And The Winner Is…

March 12 2014, 11:47am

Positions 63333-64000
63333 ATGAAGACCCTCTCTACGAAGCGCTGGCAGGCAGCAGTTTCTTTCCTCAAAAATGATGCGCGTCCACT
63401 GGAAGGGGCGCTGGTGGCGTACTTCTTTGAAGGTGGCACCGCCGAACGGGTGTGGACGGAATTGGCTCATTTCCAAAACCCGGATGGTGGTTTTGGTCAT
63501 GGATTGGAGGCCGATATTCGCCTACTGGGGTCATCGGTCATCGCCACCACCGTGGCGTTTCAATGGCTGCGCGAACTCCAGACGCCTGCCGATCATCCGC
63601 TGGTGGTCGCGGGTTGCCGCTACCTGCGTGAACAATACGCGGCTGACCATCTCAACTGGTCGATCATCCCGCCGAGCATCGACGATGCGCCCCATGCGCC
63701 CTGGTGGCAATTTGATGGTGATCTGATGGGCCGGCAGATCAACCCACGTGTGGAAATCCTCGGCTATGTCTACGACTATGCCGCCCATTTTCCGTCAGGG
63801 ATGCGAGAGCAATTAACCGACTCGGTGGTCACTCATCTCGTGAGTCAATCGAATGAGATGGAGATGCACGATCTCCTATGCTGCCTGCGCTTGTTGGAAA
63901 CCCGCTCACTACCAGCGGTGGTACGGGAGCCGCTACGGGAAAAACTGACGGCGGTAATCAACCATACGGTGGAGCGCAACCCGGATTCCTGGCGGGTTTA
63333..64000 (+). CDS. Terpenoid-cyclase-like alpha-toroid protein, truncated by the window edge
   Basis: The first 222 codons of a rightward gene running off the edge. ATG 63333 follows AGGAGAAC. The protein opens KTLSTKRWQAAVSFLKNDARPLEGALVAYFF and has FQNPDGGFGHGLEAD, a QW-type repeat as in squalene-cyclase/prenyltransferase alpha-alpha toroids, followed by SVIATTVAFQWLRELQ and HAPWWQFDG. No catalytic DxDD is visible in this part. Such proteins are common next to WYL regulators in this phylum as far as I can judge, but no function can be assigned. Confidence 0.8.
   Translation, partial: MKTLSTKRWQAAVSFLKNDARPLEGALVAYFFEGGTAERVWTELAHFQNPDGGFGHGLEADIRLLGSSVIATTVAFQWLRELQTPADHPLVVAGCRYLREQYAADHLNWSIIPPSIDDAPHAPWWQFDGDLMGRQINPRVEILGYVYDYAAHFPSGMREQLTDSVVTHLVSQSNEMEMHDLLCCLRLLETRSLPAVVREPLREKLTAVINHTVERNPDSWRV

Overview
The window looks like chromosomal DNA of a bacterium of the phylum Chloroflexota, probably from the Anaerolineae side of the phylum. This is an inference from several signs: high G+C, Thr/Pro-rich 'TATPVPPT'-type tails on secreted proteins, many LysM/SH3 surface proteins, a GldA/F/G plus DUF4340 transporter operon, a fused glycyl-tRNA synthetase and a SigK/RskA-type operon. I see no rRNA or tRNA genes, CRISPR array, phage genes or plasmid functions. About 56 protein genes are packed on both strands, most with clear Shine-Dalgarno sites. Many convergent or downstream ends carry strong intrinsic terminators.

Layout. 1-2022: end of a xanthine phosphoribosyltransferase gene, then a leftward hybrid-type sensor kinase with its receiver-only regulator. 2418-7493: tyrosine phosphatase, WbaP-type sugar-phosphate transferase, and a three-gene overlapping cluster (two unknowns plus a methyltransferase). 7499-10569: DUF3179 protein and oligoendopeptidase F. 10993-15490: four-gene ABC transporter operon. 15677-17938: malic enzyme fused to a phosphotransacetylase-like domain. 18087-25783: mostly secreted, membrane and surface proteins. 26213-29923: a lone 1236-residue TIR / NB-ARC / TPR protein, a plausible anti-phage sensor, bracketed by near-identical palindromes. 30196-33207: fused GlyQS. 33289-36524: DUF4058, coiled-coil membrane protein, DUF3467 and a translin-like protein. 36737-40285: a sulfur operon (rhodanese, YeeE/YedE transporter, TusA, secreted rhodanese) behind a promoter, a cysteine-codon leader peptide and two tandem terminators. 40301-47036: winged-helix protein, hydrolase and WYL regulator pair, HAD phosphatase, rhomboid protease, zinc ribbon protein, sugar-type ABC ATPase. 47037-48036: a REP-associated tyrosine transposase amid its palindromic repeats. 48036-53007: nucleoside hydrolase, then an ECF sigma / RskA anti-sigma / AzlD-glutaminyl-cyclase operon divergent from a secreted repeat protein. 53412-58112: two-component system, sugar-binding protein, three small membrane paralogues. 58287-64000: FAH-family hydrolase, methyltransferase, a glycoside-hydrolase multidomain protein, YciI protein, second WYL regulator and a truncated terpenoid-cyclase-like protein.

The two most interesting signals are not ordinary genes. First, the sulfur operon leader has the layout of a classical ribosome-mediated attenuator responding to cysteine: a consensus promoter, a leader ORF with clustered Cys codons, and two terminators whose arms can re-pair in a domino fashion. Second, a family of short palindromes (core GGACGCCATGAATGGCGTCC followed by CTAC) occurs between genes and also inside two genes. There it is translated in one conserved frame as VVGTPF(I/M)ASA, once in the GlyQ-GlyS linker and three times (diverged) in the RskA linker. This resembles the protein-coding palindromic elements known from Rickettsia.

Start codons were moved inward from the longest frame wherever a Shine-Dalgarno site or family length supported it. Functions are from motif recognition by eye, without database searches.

This large watercolor of a krater, executed in Lyon in the mid-19th century, is currently being featured on our stand at TEFAF Maastricht. Carlton Hobbs LLC Most unusually, it bears the inscription PRIX D’ENCOURAGEMENT in the top left corner, above at least four distinct signatures, indicating that the watercolor is a rare survival of a competition entry. The drawing is also signed and dated at the lower left, by Antoine-Marie Chenavard (Lyon 1787-1883 Paris). Chenavard trained at the École de Dessin de Lyon and studied at the École Royale des Beaux-Arts in Paris. Upon his return to Lyon, Chenavard was appointed ‘architecte de la préfecture et du département du Rhône’ in 1819 and served as a professor of architecture at the École royale des beaux-arts in Lyon from 1823 to 1861. The École held annual competitions for its students, after which the distribution of prizes among the students was published. For example, in the August 29, 1847 edition of the Lyon newspaper, Le Censeur, Professeur M. Chenavard is listed as heading the architecture section, under which is recorded the winner for Ornament: Prix d’encouragement (médaille d’argent): Orsel (Jacques-Alphée-Antoine, de Lyon. It can therefore be assumed that as head of the department Chenavard’s signature appears on the present watercolor as an endorsement for the entry, while the four signatures at the top provide verification by the judges that it was reviewed and awarded the Prix d’Encouragement. The artists name is no doubt missing to prevent favoritism on the part of those evaluating the work. Detail. Carlton Hobbs LLC. Detail. Carlton Hobbs LLC. The watercolor is a nineteenth century rendering of an ancient vase form with elements of contemporary design, executed during the later stages of neoclassicism in France following the Revolution. The drawing depicts a volute krater, a large vessel used for diluting wine with water in Greek symposia. The volute is the largest of all the types of kraters, named for its handles, which extend vertically from the vessel’s shoulder and resemble the scrolled volutes of a column’s capital. From the 8th century BC onwards, the Greek colony of Taras in the southeast Italian region of Apulia (or Puglia) was a major production center for pottery, and particularly of black-figure and red-figure works. Another technique was white-ground vase painting, a variation of red-figure painting that flourished in the late 6th and 5th centuries BC, used particularly for funerary purposes. It was most popular in Athens and came closest to imitating the wall paintings of Pompeii. Figure 1 The bodies of these vessels generally depicted funereal imagery, most often a naiskos (small temple), however here the artist has used his creative freedom and illustrated an alternative vignette from antiquity taken from an Attic red-figure bell krater formerly at Malmaison, and in the collection of the Musée du Louvre since 1825 (figure 1). The scene depicts a contest of music between the god Apollo and the satyr Marsyas. When Apollo found Marsyas boasting about his musical abilities, he proposed a competition for which the winner could chose the punishment of the loser. Apollo played his lyre and Marsyas his double flute, but during the second round of the contest the instruments were to be played upsidedown, and as the flute was not suited to this, Marsyas lost. As his punishment, he was tied to a tree and flayed alive by Apollo. Figure 2 A second departure from simply being a slavish copy of an extant ceramic are the volutes of the vase handles. Traditionally these would bear identical masks of a female, occasionally the gorgon Medusa. However, on the present drawing, these masks are replaced by two different romantic female portraits. The shoulders of the krater are applied with swan heads issuing directly from the body of the vessel, as opposed to continuing from the handles, a feature found on many Apulian kraters of the 4th century (figure 2). Figure 3 A related drawing of a volute krater was illustrated by Percier and Fontaine in their 1802 volume Recueil de Décorations Intérieures, Plate 18, Figure 1 (figure 3), a publication which aided in the continued interest in neoclassical prototypes during the Restauration. Like the present example, this drawing employs tongue and dart, Greek key, and stiff-leaf decoration throughout the design. The similarly-shaped handles, with swans at the shoulder, also terminate in volutes bearing the likenesses of two females in profile. A further commonality is the depiction Apollo and his lyre, standing beside a seated female figure. We hope you might have a chance to visit our booth and see the drawing in person!